Monte Vista students create puppets, write scripts for dual immersion puppet shows
Aug 30, 2017 10:48AM
● By Jana Klopsch
Monte Vista dual immersion students perform a puppet show for classmates and families in both English and Chinese. (Julie Slama/City Journals)
Monte Vista second-grader Briton Wessman remembers going to a puppet show two years ago when his cousin Jack, created his own puppet and helped write the script for a puppet show.
“It was fun, so I decided I wanted to do that, too,” said the Chinese dual immersion student. “I ended up using the same story for my puppet show this year.”
Briton and 42 classmates are part of the second-grade Chinese immersion class that performed 10 original puppet shows in both English and Chinese for family and friends. The plays were written by students based on stories that were familiar to their Chinese teacher, Yilan Xie, said second-grade teacher Diane Edwards.
“It’s been so valuable for kids to be writing their puppet shows from scratch,” she said. “They wrote cooperatively with the dialog and making the story be their own. It has helped them have a better understanding of narrative writing and communicating with an audience as well as reading and writing in both English and Chinese.”
Before Edwards taught in the dual immersion program, her classes would produce plays.
“I saw that they would gain so much in their literary skills from thinking, writing and reading with expression that I decided it would be beneficial to continue it with dual immersion,” she said. “They read, reread and practiced reading and speaking with their groups, so they’re also learning group cooperation and craftsmanship.”
Edwards said students had to learn the stories, then summarize it before writing a narrative and dialog.
“They had to work with each other and write legibly so their classmates could read it,” she said. “They had to learn to keep the story moving and come up with an ending, which was hard for some students.”
The stories have traditional tales and themes, such as “Unity is Strength,” “The Wise Little Cat” and “The Clever Rabbits.” Some are familiar with growing up in America as well, Edwards said. Those, with variations, were “Why Dogs Chase Cats” and “The Dog Who Cried Wolf.”
Each show was produced by a group of students who created their own puppets specifically for the performance. The puppets are more than paper sacks. Hours are spent forming paper mache heads, hand-sewing their bodies and creating their faces and costumes, Edwards said.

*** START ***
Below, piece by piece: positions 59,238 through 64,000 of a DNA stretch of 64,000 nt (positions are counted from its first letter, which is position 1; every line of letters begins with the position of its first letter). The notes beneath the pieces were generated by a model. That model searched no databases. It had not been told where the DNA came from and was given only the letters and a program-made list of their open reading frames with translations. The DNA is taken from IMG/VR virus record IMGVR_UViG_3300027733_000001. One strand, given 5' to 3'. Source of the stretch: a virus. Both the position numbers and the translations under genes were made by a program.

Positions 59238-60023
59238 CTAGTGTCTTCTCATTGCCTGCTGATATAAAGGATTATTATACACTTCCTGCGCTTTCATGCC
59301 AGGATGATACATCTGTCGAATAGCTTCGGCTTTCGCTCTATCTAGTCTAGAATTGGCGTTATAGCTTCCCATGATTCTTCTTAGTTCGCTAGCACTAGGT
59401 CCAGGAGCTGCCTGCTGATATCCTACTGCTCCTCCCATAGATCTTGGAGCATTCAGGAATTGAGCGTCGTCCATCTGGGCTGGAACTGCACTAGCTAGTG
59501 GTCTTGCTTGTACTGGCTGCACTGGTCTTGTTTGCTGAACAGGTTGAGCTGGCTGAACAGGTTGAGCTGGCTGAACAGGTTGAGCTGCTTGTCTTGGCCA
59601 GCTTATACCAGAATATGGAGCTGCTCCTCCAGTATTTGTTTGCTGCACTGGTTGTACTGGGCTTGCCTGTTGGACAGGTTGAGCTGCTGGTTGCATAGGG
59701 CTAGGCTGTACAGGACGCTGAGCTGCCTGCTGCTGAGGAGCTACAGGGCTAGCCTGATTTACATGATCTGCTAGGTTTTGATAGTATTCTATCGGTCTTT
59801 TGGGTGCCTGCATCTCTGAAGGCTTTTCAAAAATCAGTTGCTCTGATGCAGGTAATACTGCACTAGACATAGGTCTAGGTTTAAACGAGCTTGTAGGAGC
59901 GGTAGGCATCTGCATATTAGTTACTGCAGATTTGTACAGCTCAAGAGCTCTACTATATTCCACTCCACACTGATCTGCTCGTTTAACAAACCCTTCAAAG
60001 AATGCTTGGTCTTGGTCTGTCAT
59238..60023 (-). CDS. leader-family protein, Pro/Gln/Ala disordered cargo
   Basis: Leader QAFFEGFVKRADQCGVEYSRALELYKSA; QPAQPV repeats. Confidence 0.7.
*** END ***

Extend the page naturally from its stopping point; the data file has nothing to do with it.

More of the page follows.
For Briton, it was the first time he had ever tried paper mache or had sewed.
“It was kind of fun,” he said. “I’m keeping the puppet and will put on shows with my cousins for my family.”
Students also worked together to create backdrops. Each student group created their own scenery for their script, Edwards said.
“It’s a long-term project where they learned numerous skills and had to keep working on it,” she said. “They learned that a lot of things in life can’t be done in one day.”
They practiced several times before their final performance, including holding a dress rehearsal for first-graders, who will have the chance to create their own puppet shows next year.
The second-graders use the puppet show stage created by second-grade teacher Tracy McCurdy and her husband. Second-grade neighborhood classes also produced their own puppet shows — “The Magic Fish,” “The Three Little Wolves and the Big Bad Pig,” “The Great Ball Game,” “The Three Goldilocks and The Bear,” “The Three Wishes,” and “Luke Skywalker and The Three Droids.”
“Our students create their tales from fractured story tales,” she said. “They’re really excited about it, and it’s just awesome that they’re being creative. One group is doing a ‘Star Wars’ theme, and they’re having a duel with glow sticks. But at the same time, they’re showing they can read, highlight the main ideas by writing a script, read and speak with expression and show what they’re learning.”
Students return to tell McCurdy it’s one of their favorite memories from elementary school.
“At the time, many of them just think it’s fun, but later, they come to say they’ve learned so much,” she said.
Edwards said students are proud of their puppet shows.
“They are just so proud of their creation and their accomplishments,” she said. “It’s the joy of doing something new and working hard so they know they can do it well. It’s a big success, and they have so much fun.”